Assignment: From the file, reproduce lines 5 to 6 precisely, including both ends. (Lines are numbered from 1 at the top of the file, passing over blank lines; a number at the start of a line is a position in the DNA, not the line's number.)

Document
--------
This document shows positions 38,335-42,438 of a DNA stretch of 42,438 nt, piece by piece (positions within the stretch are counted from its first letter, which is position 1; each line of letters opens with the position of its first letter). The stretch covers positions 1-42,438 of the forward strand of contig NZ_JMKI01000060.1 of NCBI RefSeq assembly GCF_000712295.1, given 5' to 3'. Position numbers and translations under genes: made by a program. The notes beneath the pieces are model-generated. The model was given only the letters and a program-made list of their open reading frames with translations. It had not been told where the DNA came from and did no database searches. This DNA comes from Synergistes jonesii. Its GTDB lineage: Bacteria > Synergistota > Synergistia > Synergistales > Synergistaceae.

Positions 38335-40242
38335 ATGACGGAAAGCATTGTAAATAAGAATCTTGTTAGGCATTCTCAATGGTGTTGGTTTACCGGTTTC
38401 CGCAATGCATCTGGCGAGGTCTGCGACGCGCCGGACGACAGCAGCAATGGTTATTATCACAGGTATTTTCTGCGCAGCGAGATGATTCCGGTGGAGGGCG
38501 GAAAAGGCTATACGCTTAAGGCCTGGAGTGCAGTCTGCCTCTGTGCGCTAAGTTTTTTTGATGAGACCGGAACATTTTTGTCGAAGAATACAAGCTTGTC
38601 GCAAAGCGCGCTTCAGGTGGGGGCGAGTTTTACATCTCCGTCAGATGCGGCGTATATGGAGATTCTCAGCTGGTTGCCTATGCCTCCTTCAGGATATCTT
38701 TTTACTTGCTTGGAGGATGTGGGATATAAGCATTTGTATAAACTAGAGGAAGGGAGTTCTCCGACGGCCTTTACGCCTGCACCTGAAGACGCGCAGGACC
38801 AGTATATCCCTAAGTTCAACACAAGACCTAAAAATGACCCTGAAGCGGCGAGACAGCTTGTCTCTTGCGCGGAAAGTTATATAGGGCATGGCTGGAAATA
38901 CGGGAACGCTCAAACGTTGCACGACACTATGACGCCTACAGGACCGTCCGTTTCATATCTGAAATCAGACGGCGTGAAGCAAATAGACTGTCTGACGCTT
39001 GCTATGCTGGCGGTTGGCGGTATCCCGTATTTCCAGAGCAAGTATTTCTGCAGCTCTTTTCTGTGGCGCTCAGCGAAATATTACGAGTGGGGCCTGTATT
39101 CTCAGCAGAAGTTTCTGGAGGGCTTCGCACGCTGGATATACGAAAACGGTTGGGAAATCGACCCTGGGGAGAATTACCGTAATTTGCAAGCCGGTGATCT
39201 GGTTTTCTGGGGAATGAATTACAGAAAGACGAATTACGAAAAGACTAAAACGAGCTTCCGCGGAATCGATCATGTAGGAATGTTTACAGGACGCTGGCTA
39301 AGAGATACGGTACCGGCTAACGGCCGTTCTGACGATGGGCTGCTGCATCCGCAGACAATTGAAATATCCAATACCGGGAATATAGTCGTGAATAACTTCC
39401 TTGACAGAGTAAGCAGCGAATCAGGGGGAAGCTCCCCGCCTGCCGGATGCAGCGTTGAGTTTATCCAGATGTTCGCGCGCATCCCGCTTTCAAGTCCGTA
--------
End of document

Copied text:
38501 GAAAAGGCTATACGCTTAAGGCCTGGAGTGCAGTCTGCCTCTGTGCGCTAAGTTTTTTTGATGAGACCGGAACATTTTTGTCGAAGAATACAAGCTTGTC
38601 GCAAAGCGCGCTTCAGGTGGGGGCGAGTTTTACATCTCCGTCAGATGCGGCGTATATGGAGATTCTCAGCTGGTTGCCTATGCCTCCTTCAGGATATCTT